Tuesday, April 19, 2011

Would you like to take better pictures?

     On most of our portrait sessions I always get asked how I get the background to be so blurry. Most people think that it is some Photoshop trick that only pros know how to do. That is simply not the case. Anyone can purchase a 50mm F1.8 lens and get the same look. Lots of times I will use it so that the viewers attention is drawn to the subject I am photographing. Sometimes I use it because it is a pretty cool background. There are three major things to remember when using a camera. I am not talking about your point and shoot, although some have the options now too. I am referring to aperture, shutter speed, and ISO. Those three terms are the major terms when talking technically about a camera. Today I will tackle Aperture. 
     Aperture is the only term of the three that is referring to the lens only. The F after the focal length of the lens is the Aperture. The lower the number, the more light the lens brings in. So a 50mm F1.4 lens brings in more light than a 50mm F2.8 lens. The increase in light however makes the depth of field more shallow. In other words, as you open the aperture up you lose the amount of area that is in focus. For instance a F1.4 lens might only have 1 inch in focus, where as a F2.8 would have 4-5 inches in focus. These are not exact numbers, but guesses. But you should be able to get the picture. The lower the number the more the blades in the back of the camera are open. That's right your camera has blades, pretty cool. An easy way to get this affect on your camera is to put your camera on the A setting, not Auto. And then play around with the thumb or finger wheel on your camera. You should see a drastic difference in pictures. 50 F1.8 lenses are a cheap alternative for spending a ton of money on pro level lenses, while still getting a great low light lens. All of them, Nikon or Canon, can be purchased for less than $150.00. Great investment for you hobbyists.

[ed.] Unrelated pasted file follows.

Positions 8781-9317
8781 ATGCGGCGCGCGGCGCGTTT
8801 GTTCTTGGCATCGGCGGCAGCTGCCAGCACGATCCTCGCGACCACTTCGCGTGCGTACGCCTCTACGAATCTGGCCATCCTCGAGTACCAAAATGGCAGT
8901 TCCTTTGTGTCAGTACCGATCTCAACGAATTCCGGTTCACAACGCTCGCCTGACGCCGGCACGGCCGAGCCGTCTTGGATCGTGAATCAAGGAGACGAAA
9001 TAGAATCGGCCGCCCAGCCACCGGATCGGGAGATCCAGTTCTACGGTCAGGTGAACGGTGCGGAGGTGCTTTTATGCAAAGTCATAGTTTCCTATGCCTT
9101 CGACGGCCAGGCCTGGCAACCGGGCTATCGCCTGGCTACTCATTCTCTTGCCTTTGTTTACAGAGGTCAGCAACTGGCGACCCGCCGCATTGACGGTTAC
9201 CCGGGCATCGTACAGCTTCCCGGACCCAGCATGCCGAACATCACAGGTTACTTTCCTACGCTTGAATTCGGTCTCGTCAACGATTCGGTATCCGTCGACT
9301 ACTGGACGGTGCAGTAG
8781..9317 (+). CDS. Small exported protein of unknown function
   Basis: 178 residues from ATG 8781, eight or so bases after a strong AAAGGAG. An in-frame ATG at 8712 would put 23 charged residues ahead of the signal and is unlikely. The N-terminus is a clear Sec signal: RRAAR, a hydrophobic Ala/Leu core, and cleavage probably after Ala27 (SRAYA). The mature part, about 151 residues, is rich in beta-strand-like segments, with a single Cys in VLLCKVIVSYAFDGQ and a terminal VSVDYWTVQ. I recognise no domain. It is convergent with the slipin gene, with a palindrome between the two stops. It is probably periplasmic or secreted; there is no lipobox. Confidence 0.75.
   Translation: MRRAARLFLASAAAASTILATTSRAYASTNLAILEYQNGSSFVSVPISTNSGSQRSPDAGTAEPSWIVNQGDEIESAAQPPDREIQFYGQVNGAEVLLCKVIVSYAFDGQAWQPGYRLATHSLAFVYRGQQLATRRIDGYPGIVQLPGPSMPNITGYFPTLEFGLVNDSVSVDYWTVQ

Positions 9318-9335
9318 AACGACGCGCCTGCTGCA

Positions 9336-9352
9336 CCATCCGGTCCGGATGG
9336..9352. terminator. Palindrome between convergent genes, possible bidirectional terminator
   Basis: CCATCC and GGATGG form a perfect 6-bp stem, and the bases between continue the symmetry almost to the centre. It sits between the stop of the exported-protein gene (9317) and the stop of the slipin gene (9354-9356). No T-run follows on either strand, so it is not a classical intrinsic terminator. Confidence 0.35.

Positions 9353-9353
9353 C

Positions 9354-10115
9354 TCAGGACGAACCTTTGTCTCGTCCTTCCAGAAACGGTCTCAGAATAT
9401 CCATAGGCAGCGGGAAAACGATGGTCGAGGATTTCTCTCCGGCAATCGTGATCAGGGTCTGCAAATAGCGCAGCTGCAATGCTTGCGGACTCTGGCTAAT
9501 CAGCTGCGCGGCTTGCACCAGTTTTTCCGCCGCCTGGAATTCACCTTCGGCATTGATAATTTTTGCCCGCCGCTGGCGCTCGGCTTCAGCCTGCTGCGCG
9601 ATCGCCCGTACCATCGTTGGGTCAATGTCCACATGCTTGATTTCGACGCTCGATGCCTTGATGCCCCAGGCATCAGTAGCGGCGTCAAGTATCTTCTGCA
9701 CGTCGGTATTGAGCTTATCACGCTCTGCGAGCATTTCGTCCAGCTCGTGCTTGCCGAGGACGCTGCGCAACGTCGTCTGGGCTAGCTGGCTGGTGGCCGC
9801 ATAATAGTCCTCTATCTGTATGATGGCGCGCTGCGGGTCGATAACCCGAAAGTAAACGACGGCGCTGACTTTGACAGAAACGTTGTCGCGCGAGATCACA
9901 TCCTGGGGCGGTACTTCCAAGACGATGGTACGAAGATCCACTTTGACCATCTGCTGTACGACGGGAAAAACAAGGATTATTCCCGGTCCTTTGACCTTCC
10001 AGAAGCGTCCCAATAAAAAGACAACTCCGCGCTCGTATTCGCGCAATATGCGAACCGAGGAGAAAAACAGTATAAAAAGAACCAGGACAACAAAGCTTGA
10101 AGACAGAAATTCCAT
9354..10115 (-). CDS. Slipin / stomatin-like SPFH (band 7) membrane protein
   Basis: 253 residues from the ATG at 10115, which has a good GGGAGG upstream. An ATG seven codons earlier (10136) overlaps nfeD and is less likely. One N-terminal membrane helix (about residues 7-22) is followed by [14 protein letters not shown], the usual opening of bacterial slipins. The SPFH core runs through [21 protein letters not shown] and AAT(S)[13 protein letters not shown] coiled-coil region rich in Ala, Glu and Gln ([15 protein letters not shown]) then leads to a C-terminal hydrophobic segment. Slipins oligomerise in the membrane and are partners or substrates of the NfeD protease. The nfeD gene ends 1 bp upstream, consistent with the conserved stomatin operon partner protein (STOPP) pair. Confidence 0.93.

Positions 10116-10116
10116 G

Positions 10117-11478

The above image is shot at F1.4, see how the flowers get fuzzy as you move away from the area in focus. Thanks for reading, if you are looking to learn more stay tuned, I am going to try and do a few more posts about Technical info. 

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